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How to actually finish a project

One undeniable truth about video game development is that even if it is relatively easy to start, no one knows when it will end. Numerous game projects get abandoned each year for various reasons. Sometimes it is due to inadequate research and planning, resulting in a less solid / interesting video game than envisioned. Other times, developers struggle to determine when to stop adding new features. In most cases, in these contexts, these games could have been completed and released by following a few simple guidelines.

Let’s see how to maximize the chances to actually finish your video game project.

Why it is easier to start than finish

When embarking on game development, a rush of amazing ideas often floods our minds. We are usually eager to create new and exciting video games, and our creativity drives us to incorporate all sorts of fresh and wild ideas. However, as the game begins to take shape, we often start noticing areas that could use improvement or fine-tuning. At times, we may even become weary of playing through the same loops repeatedly. This is usually when our creativity reawakens and suggests, “Hey, why not add this or that to turn this monotonous routine into something more exciting?” It is then easy to end up piling on more and more elements to escape a fictional boredom that only exists because we have played the game a million times before it even existed.

To successfully complete a game project, we need to establish a clear definition of what the game is made of.

Determine an MVP early

One of the first tasks to tackle, right after completing the prototype (although it can also be applied to the prototype phase), is defining a Minimum Viable Product, or MVP. This is a straightforward list of essential features and content that the game must possess to be considered acceptable and ready for release.

It is crucial to emphasize the word “minimum” in MVP because, as game developers, we often aspire to create impressive, bold games for demanding players. However, this desire to continually expand the game concept can be one of the reasons the game may never make it to release. The MVP should include only what is necessary for the game, no more and no less. This can be a challenging task as it requires us to be capable of trimming down the grand design we have in mind and distilling intricate components and mechanics to their most fundamental aspects.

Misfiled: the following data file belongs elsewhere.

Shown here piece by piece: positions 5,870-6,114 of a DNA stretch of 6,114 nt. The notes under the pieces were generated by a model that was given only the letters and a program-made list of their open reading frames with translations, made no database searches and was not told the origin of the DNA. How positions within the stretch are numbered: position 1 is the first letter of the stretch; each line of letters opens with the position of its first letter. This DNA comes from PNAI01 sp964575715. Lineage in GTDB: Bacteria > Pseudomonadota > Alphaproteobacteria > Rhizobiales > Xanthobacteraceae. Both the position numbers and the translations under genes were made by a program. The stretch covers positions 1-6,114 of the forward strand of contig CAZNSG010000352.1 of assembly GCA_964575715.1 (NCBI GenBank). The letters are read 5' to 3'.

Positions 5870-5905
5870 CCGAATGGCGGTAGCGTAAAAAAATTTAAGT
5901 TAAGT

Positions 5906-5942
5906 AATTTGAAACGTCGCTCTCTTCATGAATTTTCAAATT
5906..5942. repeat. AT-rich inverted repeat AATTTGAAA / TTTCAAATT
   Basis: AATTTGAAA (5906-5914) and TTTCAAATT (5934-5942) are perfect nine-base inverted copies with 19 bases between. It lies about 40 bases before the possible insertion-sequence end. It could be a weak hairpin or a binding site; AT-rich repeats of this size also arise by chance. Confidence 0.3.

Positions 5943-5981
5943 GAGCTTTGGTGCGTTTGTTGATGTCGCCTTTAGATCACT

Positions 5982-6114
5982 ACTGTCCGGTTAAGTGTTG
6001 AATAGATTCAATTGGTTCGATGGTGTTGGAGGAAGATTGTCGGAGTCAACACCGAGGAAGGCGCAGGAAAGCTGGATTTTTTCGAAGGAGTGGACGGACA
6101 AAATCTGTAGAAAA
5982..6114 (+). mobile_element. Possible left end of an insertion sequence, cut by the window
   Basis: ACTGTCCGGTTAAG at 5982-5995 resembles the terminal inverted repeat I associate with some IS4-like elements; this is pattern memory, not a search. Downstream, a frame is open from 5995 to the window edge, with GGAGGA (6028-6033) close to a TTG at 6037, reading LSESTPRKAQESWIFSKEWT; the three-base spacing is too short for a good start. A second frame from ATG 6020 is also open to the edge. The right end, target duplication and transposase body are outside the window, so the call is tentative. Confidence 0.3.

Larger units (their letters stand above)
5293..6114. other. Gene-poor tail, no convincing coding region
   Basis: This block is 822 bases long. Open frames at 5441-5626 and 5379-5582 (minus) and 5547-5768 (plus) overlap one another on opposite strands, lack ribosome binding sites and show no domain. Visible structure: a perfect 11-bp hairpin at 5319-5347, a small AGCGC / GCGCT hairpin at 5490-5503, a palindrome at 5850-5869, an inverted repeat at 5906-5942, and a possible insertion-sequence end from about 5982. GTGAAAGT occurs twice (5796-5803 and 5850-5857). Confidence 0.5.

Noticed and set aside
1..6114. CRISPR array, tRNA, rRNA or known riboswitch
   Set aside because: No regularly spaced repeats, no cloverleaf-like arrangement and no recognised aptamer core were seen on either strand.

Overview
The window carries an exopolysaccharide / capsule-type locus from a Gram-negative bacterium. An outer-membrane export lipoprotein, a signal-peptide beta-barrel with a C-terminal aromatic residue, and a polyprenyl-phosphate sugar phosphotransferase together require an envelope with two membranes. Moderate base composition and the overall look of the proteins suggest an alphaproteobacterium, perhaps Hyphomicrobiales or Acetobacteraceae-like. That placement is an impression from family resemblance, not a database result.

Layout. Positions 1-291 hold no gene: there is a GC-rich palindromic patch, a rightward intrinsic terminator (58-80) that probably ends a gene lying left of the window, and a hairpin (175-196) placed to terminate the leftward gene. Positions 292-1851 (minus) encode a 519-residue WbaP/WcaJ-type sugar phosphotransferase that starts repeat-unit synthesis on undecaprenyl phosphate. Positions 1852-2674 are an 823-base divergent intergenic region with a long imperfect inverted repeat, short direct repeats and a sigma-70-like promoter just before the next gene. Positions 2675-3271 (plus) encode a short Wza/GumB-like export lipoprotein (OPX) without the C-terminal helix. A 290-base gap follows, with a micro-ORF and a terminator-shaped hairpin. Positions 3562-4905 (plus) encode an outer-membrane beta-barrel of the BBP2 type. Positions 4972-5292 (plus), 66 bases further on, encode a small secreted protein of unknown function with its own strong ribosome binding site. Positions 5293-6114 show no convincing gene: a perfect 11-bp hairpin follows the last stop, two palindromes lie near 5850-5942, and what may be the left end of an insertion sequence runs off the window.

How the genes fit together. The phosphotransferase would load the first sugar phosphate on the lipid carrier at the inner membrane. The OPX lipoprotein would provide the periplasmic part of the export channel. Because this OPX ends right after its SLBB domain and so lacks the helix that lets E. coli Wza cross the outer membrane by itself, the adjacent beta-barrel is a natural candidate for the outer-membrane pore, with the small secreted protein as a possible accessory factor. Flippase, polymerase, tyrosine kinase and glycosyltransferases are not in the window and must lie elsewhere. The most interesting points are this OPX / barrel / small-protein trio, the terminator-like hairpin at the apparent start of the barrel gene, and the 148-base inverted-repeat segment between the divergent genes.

Preserving these fundamental elements means retaining the heart of the project and its core concept. If defining an MVP forces a drastic alteration to the game’s grand design, storyline, or theme, something may have gone wrong, and it is time to take a step back, reevaluate, and start again.

Every element that survives in the MVP should be tagged as “must-have,” while the rest falls into the “nice-to-have” category.

For example:

The final game will feature 800 unique NPCs, each with their own storyline… I’ll tag 10 unique NPCs as ‘must-have.’ These are essential to fully realize the game’s potential. The other 790 will be considered ‘nice-to-have.’

In my grand city-builder game, there will be 400 unique hand-drawn flowers in the parks… I’ll mark one flower as ‘must-have’ since adding more won’t significantly enhance the game.

Even though teleport points offer convenience, my adventure game can function without them, so I’ll categorize them as ‘nice-to-have.’

Getting this kind of list early in development will be helpful later when difficult choices will have to be made.

This MVP represents a streamlined version of our game, containing only the bare essentials. It is the benchmark we must reach before launching the game. If the MVP criteria are not met, and despite the numerous fantastic features and mechanics that could be added, the game will lack the essential components needed and will rest on shaky foundations.

Analyze each Milestones

Game production should be organized with a clear plan for what’s coming next. This plan should be divided into milestones. Regardless of the time span between two milestones, it is essential to set goals and focus on achieving them (but, no, you can’t have only one milestone named “game release” – it does not work that way).